Moncton Mantra

by Translated by Jo-Anne Elder
124 pages,
ISBN: 1550711369

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Brief Reviews
by Janet French


Moncton in the 1970s was a racy place for Gerald Leblanc. Leblanc's essentially autobiographical novel Moncton Mantra (Translated by Jo-Anne Elder, Guernica Editions, 124 pages, $15.00, paper, ISBN: 1550711369) details the bumpy road of a young Acadian writer coming to be amidst obstacles aplenty.

Moncton Mantra is intended to explore the identity struggle Leblanc experienced in his youth. Fresh out of high school and full of angst, protagonist Alain begins study at the University of New Brunswick in 1971, longing for answers to rhetorical questions. At the university, Alain meets like-minded peers, who share his contempt for Anglophones and the QuTbTcois. Distracted from his studies by abounding enthusiasm to share experiences with the inspiring people he meets, Alain inevitably succumbs to the lure of sex, drugs and rock and roll, consequently terminating his scholastic career.

For the remainder of the book the narrative is cyclical. Alain longs to be a writer and vows to himself he will adhere to a strict regime of reading and writing in order to achieve this goal. Periods of counter-productivity occur when he falls prey to newly formed habits during depressive states induced by the melodrama of his homosexual trysts. Once the hard reality of impoverishment hits, Alain takes on temporary jobs until he is eligible for welfare, and can return to writing. But even then he is plagued by a paralyzing fear of having anyone else read his work.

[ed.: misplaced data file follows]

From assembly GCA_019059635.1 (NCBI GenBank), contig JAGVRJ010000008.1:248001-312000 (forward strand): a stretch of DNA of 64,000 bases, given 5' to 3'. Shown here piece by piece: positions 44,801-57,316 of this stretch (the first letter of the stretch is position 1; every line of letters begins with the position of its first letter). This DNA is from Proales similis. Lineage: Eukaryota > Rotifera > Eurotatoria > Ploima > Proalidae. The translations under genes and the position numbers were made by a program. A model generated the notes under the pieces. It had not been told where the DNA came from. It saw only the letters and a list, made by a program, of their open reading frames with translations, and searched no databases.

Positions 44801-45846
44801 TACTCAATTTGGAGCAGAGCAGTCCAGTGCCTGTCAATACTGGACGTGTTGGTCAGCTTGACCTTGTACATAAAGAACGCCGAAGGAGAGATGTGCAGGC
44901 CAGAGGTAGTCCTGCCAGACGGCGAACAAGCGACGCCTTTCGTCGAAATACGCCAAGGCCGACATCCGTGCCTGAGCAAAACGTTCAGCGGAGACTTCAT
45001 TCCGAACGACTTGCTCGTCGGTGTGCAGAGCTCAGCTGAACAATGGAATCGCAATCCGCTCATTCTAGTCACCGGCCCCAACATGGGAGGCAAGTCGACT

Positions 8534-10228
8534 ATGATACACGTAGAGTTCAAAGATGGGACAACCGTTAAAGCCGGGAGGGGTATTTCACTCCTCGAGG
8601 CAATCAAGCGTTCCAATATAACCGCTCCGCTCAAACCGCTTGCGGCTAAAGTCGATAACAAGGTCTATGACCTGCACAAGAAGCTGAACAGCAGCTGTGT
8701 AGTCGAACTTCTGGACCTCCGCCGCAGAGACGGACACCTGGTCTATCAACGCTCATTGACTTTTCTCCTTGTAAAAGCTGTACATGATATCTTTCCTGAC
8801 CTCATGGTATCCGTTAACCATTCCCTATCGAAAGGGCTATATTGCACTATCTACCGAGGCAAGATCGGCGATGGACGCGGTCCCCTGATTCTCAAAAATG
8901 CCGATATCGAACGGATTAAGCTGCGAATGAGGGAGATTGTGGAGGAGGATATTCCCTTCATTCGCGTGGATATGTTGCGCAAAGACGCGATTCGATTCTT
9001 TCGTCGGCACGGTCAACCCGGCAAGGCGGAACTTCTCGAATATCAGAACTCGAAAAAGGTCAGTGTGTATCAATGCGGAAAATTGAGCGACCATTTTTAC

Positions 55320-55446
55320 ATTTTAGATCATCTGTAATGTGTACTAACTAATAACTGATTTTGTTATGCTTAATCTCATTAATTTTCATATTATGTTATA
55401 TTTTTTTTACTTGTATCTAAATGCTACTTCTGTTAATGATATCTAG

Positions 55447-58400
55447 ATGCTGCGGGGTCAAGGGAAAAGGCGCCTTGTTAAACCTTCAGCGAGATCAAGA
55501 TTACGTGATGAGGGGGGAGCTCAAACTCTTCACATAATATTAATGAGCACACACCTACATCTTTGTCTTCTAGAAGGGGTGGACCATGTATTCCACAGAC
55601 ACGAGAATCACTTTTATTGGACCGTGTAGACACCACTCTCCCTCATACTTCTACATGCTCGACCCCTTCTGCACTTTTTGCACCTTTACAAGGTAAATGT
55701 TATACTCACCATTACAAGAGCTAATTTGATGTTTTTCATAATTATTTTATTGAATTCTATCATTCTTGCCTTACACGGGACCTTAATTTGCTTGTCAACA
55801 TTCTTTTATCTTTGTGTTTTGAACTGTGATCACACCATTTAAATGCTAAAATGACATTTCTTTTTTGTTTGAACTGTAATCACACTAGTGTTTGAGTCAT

Moncton Mantra might have been fascinating had the author tried to be less pragmatic. The short novel introduces over fifty characters with sparse and erratic development, rendering few of them memorable or significant. With Leblanc listing every address in Moncton Alain inhabited in chronological order, the insignificant details grow tedious.

More perplexing is the absence of Alain's struggle to explore his Acadian identity. The book commences with Alain stating, "I started to think seriously about these concepts, about what made me Acadianā I would have travelled to the ends of the earth to try to understand my feelingsā" Disappointingly, references to this quest are sparse in the text, until the chronological details are tied into a climactic whirlwind of conclusions. Also notably strange is Alain's nonchalant attitude towards his homosexuality. It seems unrealistic one would feel more isolated for being Acadian than for being a homosexual, especially in a time and place of little tolerance.

It is plausible that much of Moncton Mantra's magic has been lost in the translation. The tale brims with Acadian terminology and names, and might be more meaningful to the reader if left in a francophone context. In English, the novel's central character has adopted, perhaps unintentionally, the tone of an unscrupulous braggart, indulging in an irresponsible youth. And what could have been a fascinating study of an emerging writer, has unfortunately been obscured amidst an unrelenting barrage of details. ō


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